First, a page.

Go away, don’t leave me.

I want to be left alone, my brain is too fuzzy for all the questioning, the voice from outside too much for my ears. But as I see them walking away I immediately feel fear. Abandonment. Why would they walk away when I’m feeling like this. What if I were to lose control ? Come back. 

The Cyclical Nature of the Fear of Abandonment
People with EUPD may simultaneously fear abandonment and have symptoms that create conflicts with others, such as volatile moods, distress intolerance, extremes of anger and withdrawal, and impulsivity. People with EUPD often engage in self-sabotaging behaviour such as oversharing, misplaced anger, impulsivity, lashing out at loved ones, and poor self-image, which leads to greater relationship disfunction.
These behaviours within personal relationships often lead to relationship instability and even abandonment, which then reinforces the fear.

Sound familiar? Its sadly very familiar to people who have abandonment issues or maladaptive coping mechanisms. The need of comfort yet not being able to accept it or feeling as though you don’t deserve it. One particular example of this for me was late 2015 after a pretty stressful year of running a pub. The chaotic atmosphere and anti social working patterns alongside the management of unruly casual bar staff (although extremely funny bar staff and some of the best mates I ever had!) alongside trying to maintain a relationship with somebody who wasn’t 100percent sure we had made the right decision took its toll and caused my first major “Episode”

I don’t remember a great deal towards the beginning, only a fuzzy memory of being sat in my car staring into space for a considerable amount of time, I know it was a long time because it had started to get dark and it definitely wasn’t dark when I pulled up there. I casually rang my partner and told him that I thought I might like to walk in front of one of the lorries passing by as I’d had enough now. My worthlessness had literally come out of nowhere but I was serious and worryingly, not afraid? He came to me as soon as he could and took me to my mums which was nearby. I remember them both talking to me but I continued to stare. Completely shutting out anything that was being said. All I was thinking was “I just want to be alone, in the quiet, why are they still talking to me? I want to go to bed” There voices were a massive inconvenience to me but at the same time I had called them to be there. I knew I needed them and I knew I needed help.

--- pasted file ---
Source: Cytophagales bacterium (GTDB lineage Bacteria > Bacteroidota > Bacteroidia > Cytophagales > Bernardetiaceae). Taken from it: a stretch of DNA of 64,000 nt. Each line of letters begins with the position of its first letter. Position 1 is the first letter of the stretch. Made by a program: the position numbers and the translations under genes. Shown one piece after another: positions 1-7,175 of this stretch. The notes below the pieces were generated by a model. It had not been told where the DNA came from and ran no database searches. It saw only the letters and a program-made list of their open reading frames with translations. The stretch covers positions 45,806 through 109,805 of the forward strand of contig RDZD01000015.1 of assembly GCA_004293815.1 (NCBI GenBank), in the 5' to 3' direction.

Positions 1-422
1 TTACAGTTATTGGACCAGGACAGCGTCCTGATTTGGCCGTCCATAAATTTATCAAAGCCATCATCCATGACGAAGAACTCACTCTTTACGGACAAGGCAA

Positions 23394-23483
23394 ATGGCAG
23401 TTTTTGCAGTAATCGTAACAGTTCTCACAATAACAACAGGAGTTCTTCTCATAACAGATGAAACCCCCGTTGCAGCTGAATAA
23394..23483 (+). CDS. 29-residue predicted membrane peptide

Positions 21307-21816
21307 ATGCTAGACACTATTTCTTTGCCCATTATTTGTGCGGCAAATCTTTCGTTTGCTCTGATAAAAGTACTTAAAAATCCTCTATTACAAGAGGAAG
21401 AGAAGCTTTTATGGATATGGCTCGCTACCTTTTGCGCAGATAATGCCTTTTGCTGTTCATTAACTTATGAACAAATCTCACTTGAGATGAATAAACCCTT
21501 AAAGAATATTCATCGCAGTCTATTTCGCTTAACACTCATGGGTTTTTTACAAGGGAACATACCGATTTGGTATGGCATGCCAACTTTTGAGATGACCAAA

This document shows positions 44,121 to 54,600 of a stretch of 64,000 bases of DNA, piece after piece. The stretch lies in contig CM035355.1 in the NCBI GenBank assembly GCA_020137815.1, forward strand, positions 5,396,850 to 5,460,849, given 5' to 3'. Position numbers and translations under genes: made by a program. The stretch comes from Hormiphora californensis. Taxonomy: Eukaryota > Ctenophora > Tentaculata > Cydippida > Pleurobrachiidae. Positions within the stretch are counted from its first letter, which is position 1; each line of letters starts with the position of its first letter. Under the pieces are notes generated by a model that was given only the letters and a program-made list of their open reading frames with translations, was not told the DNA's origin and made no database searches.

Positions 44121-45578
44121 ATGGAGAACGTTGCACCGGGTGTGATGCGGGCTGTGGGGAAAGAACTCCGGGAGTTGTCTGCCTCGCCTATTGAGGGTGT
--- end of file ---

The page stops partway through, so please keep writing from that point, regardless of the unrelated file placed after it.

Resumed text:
It was after this that I started to take things a lot more seriously.  I realised that it was possible I didn’t deal with stressful situations very well but couldn’t understand why. I couldn’t understand why until I went to visit a counsellor who tipped my version of the past 31 years on its head. What followed, was a rough ride.

 

 

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